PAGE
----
But what Keynes' economic model didn't miss, however–or at least, what the constant intervention built on his theories guarantees until the money runs out–is the chance to nip here and give away there. . .putting up a shop-front of busy-busy bees, just like Whitley Road's fake delicatessen.
- "Unemployment in the UK has fallen for the third month running," says the Financial Times of the January statistics, "but the workforce shrank sharply as young people took refuge in education instead of seeking jobs. . ."
- "A package of tax breaks and highway spending cleared the US Congress Wednesday," says Reuters, "the first of what Democrats hope will be several efforts to bring down the 9.7% unemployment rate. . ."
- "Demand for labor has been falling steadily for decades as higher productivity has eviscerated the job count in agriculture and manufacturing," says Edward Hadas at BreakingViews. "Leisure, healthcare and other service industries have taken up some of the job slack. . .but the ageing population will not necessarily change this overall trend very much."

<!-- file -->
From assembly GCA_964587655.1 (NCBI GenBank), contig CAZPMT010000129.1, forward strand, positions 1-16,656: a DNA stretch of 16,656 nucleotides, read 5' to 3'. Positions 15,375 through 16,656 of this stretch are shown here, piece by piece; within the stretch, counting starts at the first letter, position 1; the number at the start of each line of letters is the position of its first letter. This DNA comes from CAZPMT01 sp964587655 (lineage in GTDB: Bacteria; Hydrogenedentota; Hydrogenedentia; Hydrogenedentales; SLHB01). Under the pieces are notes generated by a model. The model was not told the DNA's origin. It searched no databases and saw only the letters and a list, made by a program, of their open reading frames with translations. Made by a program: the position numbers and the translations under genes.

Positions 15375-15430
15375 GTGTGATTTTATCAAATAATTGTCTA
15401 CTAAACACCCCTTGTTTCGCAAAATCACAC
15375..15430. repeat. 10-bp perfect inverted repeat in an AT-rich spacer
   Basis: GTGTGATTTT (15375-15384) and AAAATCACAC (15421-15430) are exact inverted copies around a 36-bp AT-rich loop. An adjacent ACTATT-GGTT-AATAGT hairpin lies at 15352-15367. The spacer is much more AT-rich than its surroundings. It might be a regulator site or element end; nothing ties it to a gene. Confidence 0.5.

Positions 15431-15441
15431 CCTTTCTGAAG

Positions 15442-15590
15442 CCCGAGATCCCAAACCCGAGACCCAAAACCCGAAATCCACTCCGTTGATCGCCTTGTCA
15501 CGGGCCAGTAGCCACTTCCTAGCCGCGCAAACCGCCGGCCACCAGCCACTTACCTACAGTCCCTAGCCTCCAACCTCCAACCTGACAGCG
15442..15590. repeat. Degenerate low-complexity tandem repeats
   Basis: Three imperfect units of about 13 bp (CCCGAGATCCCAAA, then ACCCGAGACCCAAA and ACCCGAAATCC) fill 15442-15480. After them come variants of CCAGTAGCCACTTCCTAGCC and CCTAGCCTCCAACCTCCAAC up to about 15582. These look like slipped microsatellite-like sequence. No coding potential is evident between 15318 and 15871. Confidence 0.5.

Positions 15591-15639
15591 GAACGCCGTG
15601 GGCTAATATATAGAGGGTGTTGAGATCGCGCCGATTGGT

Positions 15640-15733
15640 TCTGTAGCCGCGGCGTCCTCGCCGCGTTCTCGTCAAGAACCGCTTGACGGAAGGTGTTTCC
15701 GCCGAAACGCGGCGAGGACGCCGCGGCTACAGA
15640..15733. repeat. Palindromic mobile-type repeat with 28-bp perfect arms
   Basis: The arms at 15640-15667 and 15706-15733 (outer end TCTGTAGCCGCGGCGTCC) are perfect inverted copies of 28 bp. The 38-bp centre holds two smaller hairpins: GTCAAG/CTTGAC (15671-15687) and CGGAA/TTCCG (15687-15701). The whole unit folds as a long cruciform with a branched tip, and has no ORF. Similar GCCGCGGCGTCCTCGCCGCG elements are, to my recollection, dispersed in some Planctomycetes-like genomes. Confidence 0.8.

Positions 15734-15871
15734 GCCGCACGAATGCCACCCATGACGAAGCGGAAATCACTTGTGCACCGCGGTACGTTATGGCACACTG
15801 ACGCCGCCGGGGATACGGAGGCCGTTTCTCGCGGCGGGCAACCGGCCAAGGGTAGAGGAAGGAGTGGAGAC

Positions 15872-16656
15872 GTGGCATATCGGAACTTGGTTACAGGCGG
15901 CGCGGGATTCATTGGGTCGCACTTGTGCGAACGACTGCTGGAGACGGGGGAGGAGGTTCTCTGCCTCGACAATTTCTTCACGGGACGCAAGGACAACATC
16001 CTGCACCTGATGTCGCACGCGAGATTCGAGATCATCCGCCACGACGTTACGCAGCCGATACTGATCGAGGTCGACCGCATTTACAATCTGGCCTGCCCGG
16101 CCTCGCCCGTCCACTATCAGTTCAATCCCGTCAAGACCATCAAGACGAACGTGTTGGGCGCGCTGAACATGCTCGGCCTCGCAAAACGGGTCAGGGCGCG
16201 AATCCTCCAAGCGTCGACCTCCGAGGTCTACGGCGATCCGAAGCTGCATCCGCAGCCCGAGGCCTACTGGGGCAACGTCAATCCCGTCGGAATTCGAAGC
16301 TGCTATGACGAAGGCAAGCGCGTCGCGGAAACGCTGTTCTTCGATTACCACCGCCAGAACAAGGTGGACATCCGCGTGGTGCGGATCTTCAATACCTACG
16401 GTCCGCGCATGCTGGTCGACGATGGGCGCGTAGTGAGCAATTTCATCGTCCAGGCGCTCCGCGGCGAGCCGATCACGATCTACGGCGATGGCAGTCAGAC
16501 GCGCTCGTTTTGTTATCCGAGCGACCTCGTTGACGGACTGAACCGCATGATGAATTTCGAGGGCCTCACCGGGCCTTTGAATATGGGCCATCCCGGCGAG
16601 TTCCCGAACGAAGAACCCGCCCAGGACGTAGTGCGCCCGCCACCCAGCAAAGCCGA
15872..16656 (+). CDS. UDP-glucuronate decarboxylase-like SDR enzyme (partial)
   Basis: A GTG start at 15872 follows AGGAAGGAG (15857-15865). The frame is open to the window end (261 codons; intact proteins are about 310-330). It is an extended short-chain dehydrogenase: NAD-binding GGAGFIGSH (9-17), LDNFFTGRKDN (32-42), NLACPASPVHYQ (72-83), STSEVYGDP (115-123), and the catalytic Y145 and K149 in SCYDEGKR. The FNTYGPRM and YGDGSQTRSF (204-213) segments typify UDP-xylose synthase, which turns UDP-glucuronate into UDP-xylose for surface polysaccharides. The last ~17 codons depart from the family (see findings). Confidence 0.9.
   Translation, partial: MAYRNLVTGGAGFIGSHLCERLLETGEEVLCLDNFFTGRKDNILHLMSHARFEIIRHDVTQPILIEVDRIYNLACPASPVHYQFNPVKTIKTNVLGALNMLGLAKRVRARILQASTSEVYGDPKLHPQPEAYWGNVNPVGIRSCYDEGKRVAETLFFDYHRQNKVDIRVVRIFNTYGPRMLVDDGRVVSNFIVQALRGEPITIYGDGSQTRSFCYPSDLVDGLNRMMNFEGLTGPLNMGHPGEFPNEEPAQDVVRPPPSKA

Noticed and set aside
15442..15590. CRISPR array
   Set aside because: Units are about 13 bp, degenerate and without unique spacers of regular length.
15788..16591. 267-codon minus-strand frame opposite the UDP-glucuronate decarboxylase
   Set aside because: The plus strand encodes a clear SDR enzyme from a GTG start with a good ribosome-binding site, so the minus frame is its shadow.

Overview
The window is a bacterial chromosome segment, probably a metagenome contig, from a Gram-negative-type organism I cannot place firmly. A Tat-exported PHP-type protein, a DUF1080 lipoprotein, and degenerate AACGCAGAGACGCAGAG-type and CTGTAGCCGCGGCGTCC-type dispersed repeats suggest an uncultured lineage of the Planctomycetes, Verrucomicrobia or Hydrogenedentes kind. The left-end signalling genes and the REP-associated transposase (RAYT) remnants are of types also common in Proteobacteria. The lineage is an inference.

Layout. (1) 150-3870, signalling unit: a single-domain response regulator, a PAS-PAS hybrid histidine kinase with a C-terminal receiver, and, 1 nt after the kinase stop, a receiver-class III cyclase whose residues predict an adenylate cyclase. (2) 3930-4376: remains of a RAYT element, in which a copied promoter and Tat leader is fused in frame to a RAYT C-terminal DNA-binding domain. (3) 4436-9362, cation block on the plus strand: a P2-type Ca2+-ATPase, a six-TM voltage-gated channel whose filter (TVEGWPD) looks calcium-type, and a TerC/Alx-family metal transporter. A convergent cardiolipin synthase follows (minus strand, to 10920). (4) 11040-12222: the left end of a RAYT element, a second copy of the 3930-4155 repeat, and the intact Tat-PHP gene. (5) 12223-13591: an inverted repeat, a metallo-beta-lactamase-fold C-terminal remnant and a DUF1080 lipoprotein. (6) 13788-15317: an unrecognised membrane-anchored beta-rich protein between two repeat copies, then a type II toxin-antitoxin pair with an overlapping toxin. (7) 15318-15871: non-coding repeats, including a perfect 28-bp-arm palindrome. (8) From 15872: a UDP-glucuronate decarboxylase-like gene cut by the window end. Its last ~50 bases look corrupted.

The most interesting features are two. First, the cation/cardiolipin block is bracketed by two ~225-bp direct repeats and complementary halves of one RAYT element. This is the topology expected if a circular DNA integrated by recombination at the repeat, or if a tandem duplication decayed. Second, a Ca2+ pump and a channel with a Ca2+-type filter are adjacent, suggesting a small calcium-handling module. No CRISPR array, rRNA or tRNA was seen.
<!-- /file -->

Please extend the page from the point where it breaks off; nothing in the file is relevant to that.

How long before some new wit, faced with the economic impossibility of the West's post-work society, suggests the same for the lower orders instead. . .?
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Formerly City correspondent for The Daily Reckoning in London and head of editorial at the UK's leading financial advisory for private investors, Adrian Ash is the editor of Gold News and head of research at BullionVault—winner of the Queen's Award for Enterprise Innovation, 2009—where you can buy gold today vaulted in Zurich on $3 spreads and 0.8% dealing fees.